Hi, could you briefly introduce yourself?
Hi! Yeah, sure. I’m Rianne, 24 years old and I live in Velp. In my sparetime I like all things an art academy like ArtEZ hates.
So Rianne, how is the whole graduation experience doing it for you?
Maybe it’s kind of cliche to say it like this, but it’s pretty much the best time of the entire education. It’s nice to finally do something I want to do and research instead of finding a way in an assignment a teacher gives you.
Would you tell us about your research project?
My research project is about the North Pacific Garbage Patch, which is an area in the Pacific Ocean where all the plastic in the world ends up and defragments into smaller and smaller particles. The media often describe the Garbage Patch as a ‘soup’ or an island and that’s what got me. Of course it isn’t really an island as such, but what if it was? So out of an entire ocean of reports I picked the most reliable information and created a scenario of circumstances out of it, under which I designed an island. That island is —due to wind and sea currents— floating to the Economic Zone of Hawaii, where, after crossing that border, the plastic becomes America’s problem. Of course America doesn’t want the plastic, because it’s expensive to clean, etc and not all of it is coming from America. Then I found an article about a Dutch company who developed a machine that can produce oil out of plastic. And that’s really interesting, because that would mean that the plastic isle would become some sort of floating oil field.
What where some important influences for the creation of your project the way it’s constructed currently?
I studied a lot of nautical charts and a book called ‘The Pocket Atlas of Remote Islands’.
Other books that inspired me where ‘Hyperobjects’ and ‘Moby Duck’. And what also really helped me was talking to as many people as possible, varying from teachers and classmates to my family and friends.
Does your graduation, to you, feel as like it’s your Mona Lisa of work so far?
Haha, ehm, well I haven’t thought of it like that, but yeah in some way it does.
Well, let’s move over to another project. Could you briefly inform us on the subject of your thesis?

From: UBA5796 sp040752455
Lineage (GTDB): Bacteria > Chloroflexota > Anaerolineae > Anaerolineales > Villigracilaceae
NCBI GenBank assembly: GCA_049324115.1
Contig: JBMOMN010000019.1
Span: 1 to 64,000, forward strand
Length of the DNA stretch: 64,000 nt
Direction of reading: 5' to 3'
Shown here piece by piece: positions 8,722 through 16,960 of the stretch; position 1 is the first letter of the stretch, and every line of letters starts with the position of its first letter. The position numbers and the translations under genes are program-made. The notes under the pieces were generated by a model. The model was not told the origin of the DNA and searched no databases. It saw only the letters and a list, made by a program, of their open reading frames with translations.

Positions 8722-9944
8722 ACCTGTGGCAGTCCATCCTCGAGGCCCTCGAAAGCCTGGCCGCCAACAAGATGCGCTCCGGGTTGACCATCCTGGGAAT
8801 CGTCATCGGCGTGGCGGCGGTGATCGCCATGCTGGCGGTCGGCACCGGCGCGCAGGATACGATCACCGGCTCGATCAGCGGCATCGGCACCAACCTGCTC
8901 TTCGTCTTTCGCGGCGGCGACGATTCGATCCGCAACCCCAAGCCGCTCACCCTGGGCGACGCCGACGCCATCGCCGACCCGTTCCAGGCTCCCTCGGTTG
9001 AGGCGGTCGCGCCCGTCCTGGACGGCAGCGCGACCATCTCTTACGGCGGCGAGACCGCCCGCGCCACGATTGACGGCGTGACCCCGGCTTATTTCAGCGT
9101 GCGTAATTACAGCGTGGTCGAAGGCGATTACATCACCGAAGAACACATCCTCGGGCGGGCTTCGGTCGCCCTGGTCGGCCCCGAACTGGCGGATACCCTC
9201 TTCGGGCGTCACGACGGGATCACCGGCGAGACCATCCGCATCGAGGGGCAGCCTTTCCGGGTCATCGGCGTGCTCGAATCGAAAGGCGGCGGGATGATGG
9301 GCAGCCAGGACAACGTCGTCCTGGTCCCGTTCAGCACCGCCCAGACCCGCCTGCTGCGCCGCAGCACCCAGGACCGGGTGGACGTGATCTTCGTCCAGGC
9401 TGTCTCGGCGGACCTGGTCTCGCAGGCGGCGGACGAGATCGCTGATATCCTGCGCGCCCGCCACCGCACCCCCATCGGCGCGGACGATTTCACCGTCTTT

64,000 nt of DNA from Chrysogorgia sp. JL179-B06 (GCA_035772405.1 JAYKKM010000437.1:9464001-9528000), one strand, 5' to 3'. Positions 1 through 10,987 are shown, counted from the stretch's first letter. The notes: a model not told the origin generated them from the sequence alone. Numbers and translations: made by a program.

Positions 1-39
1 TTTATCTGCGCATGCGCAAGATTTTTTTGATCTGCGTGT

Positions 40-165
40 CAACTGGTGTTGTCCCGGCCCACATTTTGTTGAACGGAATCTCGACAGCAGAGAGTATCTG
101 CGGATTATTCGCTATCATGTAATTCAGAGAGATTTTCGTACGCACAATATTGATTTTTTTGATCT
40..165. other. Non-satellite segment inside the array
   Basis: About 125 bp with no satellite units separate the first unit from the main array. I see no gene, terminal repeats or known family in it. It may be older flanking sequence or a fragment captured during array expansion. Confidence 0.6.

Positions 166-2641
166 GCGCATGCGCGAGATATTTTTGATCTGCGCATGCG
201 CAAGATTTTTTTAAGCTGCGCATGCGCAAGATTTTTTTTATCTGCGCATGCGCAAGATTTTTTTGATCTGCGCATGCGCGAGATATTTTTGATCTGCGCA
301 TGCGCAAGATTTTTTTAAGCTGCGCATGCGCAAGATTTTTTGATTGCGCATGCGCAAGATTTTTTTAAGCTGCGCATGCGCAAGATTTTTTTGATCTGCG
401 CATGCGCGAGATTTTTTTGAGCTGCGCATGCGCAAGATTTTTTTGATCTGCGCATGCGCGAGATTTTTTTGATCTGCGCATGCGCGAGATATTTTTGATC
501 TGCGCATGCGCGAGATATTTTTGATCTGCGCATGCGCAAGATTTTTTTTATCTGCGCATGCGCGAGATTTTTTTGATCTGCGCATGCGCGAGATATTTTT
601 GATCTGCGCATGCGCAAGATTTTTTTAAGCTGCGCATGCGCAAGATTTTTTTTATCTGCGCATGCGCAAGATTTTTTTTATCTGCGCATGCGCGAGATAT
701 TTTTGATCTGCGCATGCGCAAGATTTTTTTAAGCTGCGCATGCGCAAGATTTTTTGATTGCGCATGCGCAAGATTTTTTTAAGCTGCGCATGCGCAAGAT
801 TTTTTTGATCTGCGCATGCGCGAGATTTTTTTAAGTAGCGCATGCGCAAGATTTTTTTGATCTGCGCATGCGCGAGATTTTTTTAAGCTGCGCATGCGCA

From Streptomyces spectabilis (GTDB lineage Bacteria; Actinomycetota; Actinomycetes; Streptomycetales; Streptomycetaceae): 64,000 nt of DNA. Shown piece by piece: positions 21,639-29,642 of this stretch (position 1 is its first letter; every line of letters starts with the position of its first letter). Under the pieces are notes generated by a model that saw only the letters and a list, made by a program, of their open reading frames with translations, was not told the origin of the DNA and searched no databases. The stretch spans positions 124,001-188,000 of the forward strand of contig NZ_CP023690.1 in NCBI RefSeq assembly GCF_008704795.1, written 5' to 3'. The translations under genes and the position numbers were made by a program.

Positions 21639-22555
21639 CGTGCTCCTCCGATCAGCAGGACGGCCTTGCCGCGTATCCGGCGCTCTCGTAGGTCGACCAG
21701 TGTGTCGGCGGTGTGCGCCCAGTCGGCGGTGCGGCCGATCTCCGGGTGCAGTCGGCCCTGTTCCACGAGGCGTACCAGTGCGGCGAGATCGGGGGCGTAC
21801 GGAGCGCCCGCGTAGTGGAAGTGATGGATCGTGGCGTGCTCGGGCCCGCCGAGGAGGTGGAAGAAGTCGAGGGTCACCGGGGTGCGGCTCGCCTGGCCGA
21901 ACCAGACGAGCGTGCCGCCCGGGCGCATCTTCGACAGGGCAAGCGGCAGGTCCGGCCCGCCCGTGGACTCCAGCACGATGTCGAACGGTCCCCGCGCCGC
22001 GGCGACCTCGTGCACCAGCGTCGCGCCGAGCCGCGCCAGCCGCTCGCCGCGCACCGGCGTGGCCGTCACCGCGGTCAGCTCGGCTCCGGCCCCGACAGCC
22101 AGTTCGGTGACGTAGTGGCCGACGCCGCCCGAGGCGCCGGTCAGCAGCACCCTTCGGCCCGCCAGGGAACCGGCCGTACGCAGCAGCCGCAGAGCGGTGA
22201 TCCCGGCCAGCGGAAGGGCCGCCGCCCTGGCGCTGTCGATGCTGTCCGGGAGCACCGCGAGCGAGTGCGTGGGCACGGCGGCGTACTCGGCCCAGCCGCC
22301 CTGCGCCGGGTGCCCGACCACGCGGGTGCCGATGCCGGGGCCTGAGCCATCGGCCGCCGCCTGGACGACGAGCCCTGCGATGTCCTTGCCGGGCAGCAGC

The subject of my thesis is collective authorship and the way your role as author, either as a designer or an artist, shifts when you let your audience participate in your work.
Has your thesis had a certain influence on deciding on the research assignment? If yes, in what way?
No not at all. I think the projects couldn’t be more different.
To what sense would you like your this project, and it’s methodology, to correspond to your practice after graduation?
Well, I would like to specialize more in making maps and continue researching the subject
of my thesis.
Another subject: Where did you do your internship?
My internship was at Atelier van Wageningen and their typefoundry Novo Typo in Amsterdam.
In what way has the experience of doing an internship changed you, or, your (design) beliefs or (work)habits?
I learned to not be afraid to stay closer to myself.
Did they serve avocado during lunch?
But Mark did offer to serve avocado though, because he didn’t want me to miss out on my classmates.
Could you inform us on your partner, client and type of assigment for the practical assignment?
My partner for the practical assignment is Dominiek Kampman, our client was the IABR (International Architecture Biennial Rotterdam) and we had to design a publication on Carbon Added Tax.
Carbon Added Tax is an interesting subject and I have some sort of scientific background, so I enjoyed combining ‘science’ with graphic design.
What will you be doing in 5 years from now?
Work as a graphic designer, I hope.
Ok. Last question: Any tips for upcoming graduate, or new students?
Pick a subject that’s close to yourself, because you’ll get a lot of comments from a lot of people and then you still have to stay enthusiastic about your project. Train yourself to stay awake all night, haha!